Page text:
The goal of this Project is the better understanding of the relationship of basal cell carcinomas (BCCs) to tissue stem cells, utilizing the Ptch1 mouse model of BCC carcinogenesis as a robust research tool of real relevance to human skin cancer and more broadly to skin biology and tumorigenesis. This application is a direct outgrowth of our own NIH-funded studies of BCC carcinogenesis in these mice as well as of the insights of others that have occurred during the past half-decade. Based on these results we propose herein a set of experiments designed to address two important questions - (i) What is the cell of origin of BCCs? This is a question which, to our knowledge, has not been answered directly and experimentally for any cancer for the carcinogeneic process in vivo (ii) Are the cells of a BCC heterogeneous in their capacity for self-renewal? We propose a set of ambitious studies which are of a scope commensurate with these questions, which we are confident are sufficiently powerful to answer the questions, and which are so inter-related that there is a real synergy in addressing all of them together. We are able to propose these studies because of our long-standing interest and expertise in BCC carcinogenesis and, especially, because new techniques and approaches just now for the first time make these studies possible.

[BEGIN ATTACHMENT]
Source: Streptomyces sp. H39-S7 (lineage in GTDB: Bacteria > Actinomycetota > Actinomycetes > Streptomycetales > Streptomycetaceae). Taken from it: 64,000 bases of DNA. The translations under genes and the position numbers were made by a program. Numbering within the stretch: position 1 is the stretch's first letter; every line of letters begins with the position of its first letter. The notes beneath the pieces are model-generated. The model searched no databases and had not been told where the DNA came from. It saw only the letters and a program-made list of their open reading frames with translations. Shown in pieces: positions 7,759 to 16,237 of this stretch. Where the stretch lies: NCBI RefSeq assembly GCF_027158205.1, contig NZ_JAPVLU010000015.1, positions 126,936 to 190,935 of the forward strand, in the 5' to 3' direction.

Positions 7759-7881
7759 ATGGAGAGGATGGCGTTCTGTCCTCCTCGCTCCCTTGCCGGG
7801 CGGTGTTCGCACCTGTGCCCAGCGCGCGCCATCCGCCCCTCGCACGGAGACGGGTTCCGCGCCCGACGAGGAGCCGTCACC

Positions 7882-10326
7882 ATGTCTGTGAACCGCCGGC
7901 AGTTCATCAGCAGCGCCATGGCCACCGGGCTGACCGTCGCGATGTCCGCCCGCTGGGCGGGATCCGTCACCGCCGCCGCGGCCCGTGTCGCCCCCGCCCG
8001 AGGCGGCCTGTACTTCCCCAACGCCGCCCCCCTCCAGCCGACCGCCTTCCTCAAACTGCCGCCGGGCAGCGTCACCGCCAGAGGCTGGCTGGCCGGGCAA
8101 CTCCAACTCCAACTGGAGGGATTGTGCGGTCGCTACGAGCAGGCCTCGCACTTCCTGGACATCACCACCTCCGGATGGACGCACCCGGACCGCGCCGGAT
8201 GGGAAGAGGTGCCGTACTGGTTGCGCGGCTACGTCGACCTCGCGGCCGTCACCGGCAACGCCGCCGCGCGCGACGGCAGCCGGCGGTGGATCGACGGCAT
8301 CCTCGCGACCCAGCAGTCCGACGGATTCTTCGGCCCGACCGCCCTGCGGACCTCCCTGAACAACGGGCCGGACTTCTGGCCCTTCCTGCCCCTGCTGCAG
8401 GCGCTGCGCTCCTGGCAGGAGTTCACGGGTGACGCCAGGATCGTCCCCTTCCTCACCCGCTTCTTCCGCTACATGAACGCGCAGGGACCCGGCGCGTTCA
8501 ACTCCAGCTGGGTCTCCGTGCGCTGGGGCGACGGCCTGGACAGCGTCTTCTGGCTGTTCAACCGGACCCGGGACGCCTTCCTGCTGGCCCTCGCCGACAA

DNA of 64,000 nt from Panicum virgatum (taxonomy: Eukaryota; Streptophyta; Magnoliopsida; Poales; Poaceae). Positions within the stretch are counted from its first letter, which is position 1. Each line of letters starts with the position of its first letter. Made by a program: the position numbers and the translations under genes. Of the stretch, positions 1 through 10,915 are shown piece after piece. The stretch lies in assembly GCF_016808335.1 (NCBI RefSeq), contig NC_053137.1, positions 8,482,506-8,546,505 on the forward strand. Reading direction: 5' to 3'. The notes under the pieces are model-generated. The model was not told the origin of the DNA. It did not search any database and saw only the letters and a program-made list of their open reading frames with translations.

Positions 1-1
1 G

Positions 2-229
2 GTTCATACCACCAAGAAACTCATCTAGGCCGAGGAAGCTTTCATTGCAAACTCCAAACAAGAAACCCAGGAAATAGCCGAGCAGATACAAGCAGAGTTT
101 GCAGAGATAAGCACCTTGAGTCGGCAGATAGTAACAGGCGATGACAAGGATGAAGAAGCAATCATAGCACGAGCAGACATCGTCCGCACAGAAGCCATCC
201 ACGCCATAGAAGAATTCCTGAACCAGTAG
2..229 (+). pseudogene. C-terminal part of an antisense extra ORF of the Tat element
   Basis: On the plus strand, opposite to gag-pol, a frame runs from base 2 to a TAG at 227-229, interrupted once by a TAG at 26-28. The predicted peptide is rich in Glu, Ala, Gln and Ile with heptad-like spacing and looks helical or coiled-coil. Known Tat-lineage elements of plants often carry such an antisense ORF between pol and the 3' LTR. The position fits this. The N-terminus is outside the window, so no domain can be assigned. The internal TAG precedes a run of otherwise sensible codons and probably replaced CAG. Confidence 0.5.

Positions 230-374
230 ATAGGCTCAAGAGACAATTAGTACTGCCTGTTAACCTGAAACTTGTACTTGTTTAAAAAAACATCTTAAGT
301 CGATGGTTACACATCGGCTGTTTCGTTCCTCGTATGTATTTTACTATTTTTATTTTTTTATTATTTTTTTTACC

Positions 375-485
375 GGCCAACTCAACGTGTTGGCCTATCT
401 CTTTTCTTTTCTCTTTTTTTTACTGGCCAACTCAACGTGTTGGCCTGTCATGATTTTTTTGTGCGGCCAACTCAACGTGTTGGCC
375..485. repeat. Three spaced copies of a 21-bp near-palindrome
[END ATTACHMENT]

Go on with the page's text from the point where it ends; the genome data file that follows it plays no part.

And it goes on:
Agency
National Institute of Health (NIH)
Institute
National Cancer Institute (NCI)
Type
Research Project (R01)
Project #
5R01CA115992-04
Application #
7758208
Study Section
Special Emphasis Panel (ZRG1-MONC-U (01))
Program Officer
Watson, Joanna M
Project Start
2007-04-01
Project End
2012-01-31
Budget Start
2010-02-01
Budget End
2011-01-31
Support Year
4
Fiscal Year
2010
Total Cost
$305,900
Indirect Cost
Name
Children's Hospital & Res Ctr at Oakland
Department
Type
DUNS #
076536184
City
Oakland
State
CA
Country
United States
Zip Code
94609
Epstein Jr, Ervin H (2011) Mommy - where do tumors come from? J Clin Invest 121:1681-3
Wang, Grace Ying; So, Po-Lin; Wang, Lynn et al. (2011) Establishment of murine basal cell carcinoma allografts: a potential model for preclinical drug testing and for molecular analysis. J Invest Dermatol 131:2298-305
Wang, Grace Ying; Wang, Joy; Mancianti, Maria-Laura et al. (2011) Basal cell carcinomas arise from hair follicle stem cells in Ptch1(+/-) mice. Cancer Cell 19:114-24
Epstein, Ervin H (2008) Basal cell carcinomas: attack of the hedgehog. Nat Rev Cancer 8:743-54